I have always loved studying history. It was one of my favourite subjects growing up, and the path I decided to take in university. When I was in my final year I took a module that looked at the impact war had on society in the twentieth century. I found it to be a really interesting module, and ended up writing my assignment on the psychological impact that war had on the men who fought in it, and how it affected society’s perception of masculinity in the twentieth century. It was an assignment I found fascinating to work on, and it presented me with some tragic statistics. While studying the module, we were required to read Remarque’s All Quiet on the Western Front.
It’s a powerful read. Following a group of young Germans, barely out of childhood, it details the physical and psychological effects that the First World War had on the common soldier. The narrator and protagonist, Paul Bäumer, is an eighteen year old who documents his time on the Western front during the ‘war to end all wars’. Like so many young men during this period in time, he and his classmates are inspired to rush to the battlefield after being filled with an idealistic and patriotic view of war. They go forth confident and proud to be fighting for their country. But what follows is an account of how desperate and horrific war really is.
All Quiet on the Western Front is a profound novel, and the stories of its characters are made more realistic when you remember that Remarque himself fought at the front. He knew first-hand the emotions his characters would be feeling. The First World War has often been made synonymous with the idea of patriotism, and it’s a war in which the achievements of the men who fought in it seem to be celebrated more than any other, at least where I am from. In many ways, it has become a glorified war. Yes, we all know that it was a tragic war, and one that had an impact so large that the ripples from it caused another, even more destructive war. We always remember the humanity of World War Two, it’s hard not to. But sometimes people seem to forget the real men and women behind the numbers relating to World War One.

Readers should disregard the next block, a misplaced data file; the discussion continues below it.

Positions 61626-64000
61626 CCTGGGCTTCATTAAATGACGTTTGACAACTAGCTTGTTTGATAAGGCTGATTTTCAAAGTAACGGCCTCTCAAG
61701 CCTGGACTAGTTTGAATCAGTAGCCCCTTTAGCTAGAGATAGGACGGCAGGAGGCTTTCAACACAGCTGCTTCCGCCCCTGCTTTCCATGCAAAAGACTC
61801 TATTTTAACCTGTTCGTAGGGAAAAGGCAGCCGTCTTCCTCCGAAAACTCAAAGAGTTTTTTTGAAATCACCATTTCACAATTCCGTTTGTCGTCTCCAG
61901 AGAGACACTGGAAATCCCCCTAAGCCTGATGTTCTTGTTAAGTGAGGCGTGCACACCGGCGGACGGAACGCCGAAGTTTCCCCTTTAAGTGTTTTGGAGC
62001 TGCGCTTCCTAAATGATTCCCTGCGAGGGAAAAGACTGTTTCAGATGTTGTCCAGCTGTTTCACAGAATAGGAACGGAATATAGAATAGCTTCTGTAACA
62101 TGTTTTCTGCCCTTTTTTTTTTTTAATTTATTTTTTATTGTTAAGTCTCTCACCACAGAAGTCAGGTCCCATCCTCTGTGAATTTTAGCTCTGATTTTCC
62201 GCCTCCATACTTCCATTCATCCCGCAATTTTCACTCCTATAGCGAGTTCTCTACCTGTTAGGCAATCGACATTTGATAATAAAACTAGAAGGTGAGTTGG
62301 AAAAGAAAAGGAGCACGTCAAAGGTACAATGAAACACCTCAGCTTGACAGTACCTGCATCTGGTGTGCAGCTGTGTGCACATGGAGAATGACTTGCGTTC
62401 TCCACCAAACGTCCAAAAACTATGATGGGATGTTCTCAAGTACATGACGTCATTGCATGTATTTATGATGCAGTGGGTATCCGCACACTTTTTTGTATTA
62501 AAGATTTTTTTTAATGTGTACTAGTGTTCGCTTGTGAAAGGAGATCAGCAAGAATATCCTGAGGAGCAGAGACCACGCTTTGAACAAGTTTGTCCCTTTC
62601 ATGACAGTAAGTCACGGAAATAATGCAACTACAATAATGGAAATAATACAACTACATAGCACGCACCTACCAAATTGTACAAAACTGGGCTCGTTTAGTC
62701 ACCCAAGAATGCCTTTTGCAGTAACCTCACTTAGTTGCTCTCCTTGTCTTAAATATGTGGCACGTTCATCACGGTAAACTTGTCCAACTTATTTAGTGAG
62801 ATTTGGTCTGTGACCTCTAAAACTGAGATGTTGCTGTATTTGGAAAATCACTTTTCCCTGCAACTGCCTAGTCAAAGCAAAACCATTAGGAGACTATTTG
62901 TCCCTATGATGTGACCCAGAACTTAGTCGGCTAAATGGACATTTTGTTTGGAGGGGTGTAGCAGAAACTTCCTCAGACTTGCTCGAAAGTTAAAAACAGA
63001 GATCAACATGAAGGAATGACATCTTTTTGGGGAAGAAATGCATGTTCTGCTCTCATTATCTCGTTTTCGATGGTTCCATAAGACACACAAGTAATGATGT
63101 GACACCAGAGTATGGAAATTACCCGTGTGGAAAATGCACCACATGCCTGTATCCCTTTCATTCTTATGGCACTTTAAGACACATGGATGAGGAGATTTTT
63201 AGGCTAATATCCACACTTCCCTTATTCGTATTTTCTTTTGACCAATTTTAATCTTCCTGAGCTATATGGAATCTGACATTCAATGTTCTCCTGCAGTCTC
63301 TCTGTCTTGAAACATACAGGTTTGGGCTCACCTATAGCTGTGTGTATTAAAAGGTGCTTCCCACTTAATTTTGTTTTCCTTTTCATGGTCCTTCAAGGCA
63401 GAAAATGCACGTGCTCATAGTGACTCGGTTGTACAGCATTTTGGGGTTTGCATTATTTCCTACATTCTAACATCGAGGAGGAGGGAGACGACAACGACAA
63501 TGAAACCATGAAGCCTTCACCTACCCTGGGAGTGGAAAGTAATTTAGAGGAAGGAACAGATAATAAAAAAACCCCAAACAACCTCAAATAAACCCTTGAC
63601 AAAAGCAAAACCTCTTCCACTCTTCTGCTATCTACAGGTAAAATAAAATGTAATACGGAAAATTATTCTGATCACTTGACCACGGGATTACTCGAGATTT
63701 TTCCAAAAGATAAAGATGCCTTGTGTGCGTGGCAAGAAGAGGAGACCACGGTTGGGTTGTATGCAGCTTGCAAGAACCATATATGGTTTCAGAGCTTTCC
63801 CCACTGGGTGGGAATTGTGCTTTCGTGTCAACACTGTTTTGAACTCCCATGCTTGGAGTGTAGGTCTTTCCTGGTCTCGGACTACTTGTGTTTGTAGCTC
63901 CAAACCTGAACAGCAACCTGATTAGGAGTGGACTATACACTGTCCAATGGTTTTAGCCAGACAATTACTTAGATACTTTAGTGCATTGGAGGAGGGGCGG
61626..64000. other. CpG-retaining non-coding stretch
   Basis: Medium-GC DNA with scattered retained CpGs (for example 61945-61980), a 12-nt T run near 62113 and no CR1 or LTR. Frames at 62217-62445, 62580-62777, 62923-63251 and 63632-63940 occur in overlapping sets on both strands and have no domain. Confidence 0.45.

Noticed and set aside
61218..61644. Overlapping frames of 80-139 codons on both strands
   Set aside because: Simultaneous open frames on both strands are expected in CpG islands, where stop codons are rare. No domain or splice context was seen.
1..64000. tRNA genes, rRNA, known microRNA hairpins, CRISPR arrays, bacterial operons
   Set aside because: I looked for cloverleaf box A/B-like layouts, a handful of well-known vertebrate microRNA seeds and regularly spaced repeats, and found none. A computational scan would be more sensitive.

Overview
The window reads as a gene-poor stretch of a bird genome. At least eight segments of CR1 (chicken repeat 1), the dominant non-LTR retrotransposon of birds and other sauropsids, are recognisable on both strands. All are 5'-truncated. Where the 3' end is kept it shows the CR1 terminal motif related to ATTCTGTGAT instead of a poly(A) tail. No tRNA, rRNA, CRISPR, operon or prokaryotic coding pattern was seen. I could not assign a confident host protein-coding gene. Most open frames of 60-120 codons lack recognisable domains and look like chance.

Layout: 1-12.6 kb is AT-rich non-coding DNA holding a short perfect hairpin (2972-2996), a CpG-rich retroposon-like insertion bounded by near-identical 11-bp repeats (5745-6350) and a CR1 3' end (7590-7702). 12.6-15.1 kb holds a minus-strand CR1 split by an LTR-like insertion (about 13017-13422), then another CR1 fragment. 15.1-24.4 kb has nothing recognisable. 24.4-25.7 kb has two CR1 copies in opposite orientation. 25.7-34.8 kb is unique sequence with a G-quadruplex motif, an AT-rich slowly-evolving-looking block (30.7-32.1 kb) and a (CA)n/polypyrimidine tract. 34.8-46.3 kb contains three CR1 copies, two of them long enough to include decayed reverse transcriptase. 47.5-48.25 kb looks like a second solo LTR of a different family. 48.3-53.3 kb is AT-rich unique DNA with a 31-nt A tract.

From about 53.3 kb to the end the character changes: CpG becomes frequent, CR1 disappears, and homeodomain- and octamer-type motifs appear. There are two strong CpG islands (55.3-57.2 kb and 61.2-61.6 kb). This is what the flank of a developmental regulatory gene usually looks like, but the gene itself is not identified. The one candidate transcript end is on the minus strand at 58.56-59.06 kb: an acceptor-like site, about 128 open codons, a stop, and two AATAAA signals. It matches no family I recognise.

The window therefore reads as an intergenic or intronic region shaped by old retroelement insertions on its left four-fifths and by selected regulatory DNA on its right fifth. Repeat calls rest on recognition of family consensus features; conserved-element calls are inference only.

Remarque’s novel takes all the glory and patriotism out of war, and instead gives the reader the gritty, disillusioned, ugly side of it. Through the eyes of Paul and the young men fighting alongside him, you are forced to witness the side of war that no one wants to remember. The dull, monotonous fear and boredom that filled the void between battles. The coldness of long, wet, hungry nights, and the ache of the men wondering whether or not to they would live to see home. The novel strips back the propaganda of war and shows the real men behind it. While I was writing my assignment I came to realise just how big an impact the First World War had had on men. Men had always been expected to be the strong ones. They were supposed to take war in their stride; go to war, defend your country with honour, and then come home and pick up exactly where you left off if you were lucky enough to survive. The art of war changed in 1914, but society’s idea of how men should react to it didn’t.
Throughout the novel Paul constantly reminds you of how he and his friends are no longer boys. But they are not quite men yet, either. Instead, they all balance precariously on the cusp between boyhood and manhood, knowing that many, if not all of them, will perhaps never reach the other side. And if they do survive, they will have the weariness of old men in the bodies of young ones. One by one, the boys lose their youthfulness, and become shells of who they once were, and who they could have become.
The story of Paul and his fellow soldiers at the front is a harrowing tale. Set in a war unlike any that had come before it, the horrors of the western front provide the backdrop for a novel that to this day remains a powerful reminder of what war can do.